The U.S. Supreme Court on Monday declined to review the $40 million dispute over assets claimed by From the Heart Ministries, and returned the case to a Prince George's County Circuit Court judge.
The high court's action leaves it up to the county court to determine how to divide the assets between the African Methodist Episcopal Zion organization and From the Heart Ministries, which broke off from Full Gospel AME in 1999. No date has been set for a hearing.
From the Heart Ministries had been ordered by Prince George's County Circuit Court to turn over $38 million to $40 million in property -- including two sanctuaries, a school and a Learjet -- to the African Methodist Episcopal Zion Church.
Then, the Maryland Court of Appeals ordered a new hearing for the Temple Hills church, saying the lower court was wrong to grant summary judgment in the case and that state law as well as internal church rules should be considered. AME Zion went to the Supreme Court, arguing that a new hearing would subject it to an "unconstitutional intrusion into the denomination's self-governance" in violation of the First Amendment.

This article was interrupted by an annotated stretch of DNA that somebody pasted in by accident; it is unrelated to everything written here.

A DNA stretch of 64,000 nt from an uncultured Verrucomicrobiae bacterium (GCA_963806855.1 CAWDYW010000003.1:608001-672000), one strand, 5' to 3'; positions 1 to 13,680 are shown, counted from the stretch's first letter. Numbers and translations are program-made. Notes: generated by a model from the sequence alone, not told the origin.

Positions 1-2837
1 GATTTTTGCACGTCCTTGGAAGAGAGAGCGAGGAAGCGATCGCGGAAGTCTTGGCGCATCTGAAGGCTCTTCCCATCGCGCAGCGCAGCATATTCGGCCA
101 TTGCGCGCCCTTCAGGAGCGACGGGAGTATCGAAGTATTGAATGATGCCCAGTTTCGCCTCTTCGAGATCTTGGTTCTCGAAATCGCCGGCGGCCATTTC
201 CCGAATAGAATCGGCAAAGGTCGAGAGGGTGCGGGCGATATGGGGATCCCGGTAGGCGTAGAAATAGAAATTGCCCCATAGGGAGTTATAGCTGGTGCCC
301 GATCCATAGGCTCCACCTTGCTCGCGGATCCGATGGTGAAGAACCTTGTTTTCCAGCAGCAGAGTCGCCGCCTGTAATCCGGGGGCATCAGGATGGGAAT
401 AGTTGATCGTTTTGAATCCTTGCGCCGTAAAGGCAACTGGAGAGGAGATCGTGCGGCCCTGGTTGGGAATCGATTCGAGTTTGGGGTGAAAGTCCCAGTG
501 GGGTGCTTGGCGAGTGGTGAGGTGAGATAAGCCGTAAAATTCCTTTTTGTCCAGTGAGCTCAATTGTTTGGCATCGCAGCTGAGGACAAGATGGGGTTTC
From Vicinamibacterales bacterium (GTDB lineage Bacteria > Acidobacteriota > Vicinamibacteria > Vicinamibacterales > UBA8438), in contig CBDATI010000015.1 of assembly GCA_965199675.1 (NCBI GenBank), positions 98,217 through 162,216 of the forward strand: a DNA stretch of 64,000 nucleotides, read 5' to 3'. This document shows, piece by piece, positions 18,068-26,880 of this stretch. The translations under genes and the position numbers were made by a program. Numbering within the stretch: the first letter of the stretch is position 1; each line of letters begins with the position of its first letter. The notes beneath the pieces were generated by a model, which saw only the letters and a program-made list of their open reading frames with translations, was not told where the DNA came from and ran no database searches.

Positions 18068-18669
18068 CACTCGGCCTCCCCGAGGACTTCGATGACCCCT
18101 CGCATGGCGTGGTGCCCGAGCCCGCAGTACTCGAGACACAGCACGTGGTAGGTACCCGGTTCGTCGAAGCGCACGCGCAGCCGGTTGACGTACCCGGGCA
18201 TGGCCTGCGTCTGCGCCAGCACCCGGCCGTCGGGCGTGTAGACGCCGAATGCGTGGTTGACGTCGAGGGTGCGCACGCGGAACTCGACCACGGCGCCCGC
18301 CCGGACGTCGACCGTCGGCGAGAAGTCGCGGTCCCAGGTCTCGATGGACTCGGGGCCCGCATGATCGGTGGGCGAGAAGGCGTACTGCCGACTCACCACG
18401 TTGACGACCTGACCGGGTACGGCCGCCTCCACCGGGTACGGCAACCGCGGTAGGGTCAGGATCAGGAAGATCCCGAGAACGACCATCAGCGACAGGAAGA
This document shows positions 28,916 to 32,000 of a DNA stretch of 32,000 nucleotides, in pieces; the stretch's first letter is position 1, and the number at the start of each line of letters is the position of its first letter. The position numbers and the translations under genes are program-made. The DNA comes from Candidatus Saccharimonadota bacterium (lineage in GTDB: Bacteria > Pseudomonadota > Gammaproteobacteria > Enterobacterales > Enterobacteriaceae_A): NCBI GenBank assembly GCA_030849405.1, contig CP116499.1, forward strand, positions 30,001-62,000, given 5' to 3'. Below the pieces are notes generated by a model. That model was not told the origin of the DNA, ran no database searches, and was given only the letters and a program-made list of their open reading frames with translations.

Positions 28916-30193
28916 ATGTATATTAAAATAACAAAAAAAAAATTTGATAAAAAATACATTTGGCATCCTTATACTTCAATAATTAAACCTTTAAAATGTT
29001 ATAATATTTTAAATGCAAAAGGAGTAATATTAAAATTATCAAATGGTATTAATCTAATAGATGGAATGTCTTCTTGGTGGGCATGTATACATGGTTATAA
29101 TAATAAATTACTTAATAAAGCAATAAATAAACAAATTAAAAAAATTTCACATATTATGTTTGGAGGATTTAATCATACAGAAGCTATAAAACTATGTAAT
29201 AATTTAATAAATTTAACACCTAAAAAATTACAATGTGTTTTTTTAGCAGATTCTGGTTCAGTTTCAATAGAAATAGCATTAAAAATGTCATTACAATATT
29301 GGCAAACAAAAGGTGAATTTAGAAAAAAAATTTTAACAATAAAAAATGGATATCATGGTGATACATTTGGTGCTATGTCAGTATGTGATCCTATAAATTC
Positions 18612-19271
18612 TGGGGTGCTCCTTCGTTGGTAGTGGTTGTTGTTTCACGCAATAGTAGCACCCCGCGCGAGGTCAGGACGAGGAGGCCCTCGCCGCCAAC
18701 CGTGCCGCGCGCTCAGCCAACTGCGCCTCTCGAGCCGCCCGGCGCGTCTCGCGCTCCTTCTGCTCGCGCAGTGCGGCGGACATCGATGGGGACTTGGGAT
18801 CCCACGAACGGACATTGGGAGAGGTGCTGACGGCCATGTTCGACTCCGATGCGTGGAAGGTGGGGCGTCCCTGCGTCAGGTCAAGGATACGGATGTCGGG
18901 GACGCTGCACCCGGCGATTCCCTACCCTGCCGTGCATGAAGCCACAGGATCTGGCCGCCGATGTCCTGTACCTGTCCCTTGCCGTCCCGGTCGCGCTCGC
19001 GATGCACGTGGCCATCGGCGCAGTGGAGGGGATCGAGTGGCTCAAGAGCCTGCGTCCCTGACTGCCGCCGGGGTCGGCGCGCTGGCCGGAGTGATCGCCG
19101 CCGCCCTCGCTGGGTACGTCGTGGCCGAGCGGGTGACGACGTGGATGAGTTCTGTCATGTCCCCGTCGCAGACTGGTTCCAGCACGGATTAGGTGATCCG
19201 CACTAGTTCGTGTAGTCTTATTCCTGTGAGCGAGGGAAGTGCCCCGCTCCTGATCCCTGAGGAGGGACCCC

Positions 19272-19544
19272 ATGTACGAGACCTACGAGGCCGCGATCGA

The case began in 1999, when the Rev. John A. Cherry and most of the 24,000 members of From the Heart Ministries in Temple Hills, broke away from the AME Zion denomination in 1999 after Cherry said he heard the voice of God say, "Get out of Zion." Cherry appealed the ruling by Prince George's Circuit Court and prevailed in the Maryland Court of Special Appeals, but lost on appeal to the state's highest court.
An attorney for AME Zion said the church was disappointed that it will have to fight the assets dispute all over again.
"We filed a petition with the Supreme Court because we thought the case had merit," said Tom Starnes, lawyer for the AME Zion church, who thought the Supreme Court would hear the case because it is relevant to many denominations dealing with breakaway congregations and fights over assets.
James Ferguson, lead counsel for AME Zion, has argued that the AME Zion church's "Book of Discipline" should govern the dispute, and that if a church breaks away, property acquired in the name of the church must remain with the denomination. But lawyers representing From the Heart have argued that the members are entitled to the property because they purchased it with their money.
The Rev. John A. Cherry II, assistant pastor of From the Heart Church Ministries, said his congregation has grown to nearly 28,000 members, with churches in the Washington area, Richmond and Los Angeles.
"We are just trying to stay focused on what God has for us to do," Cherry said.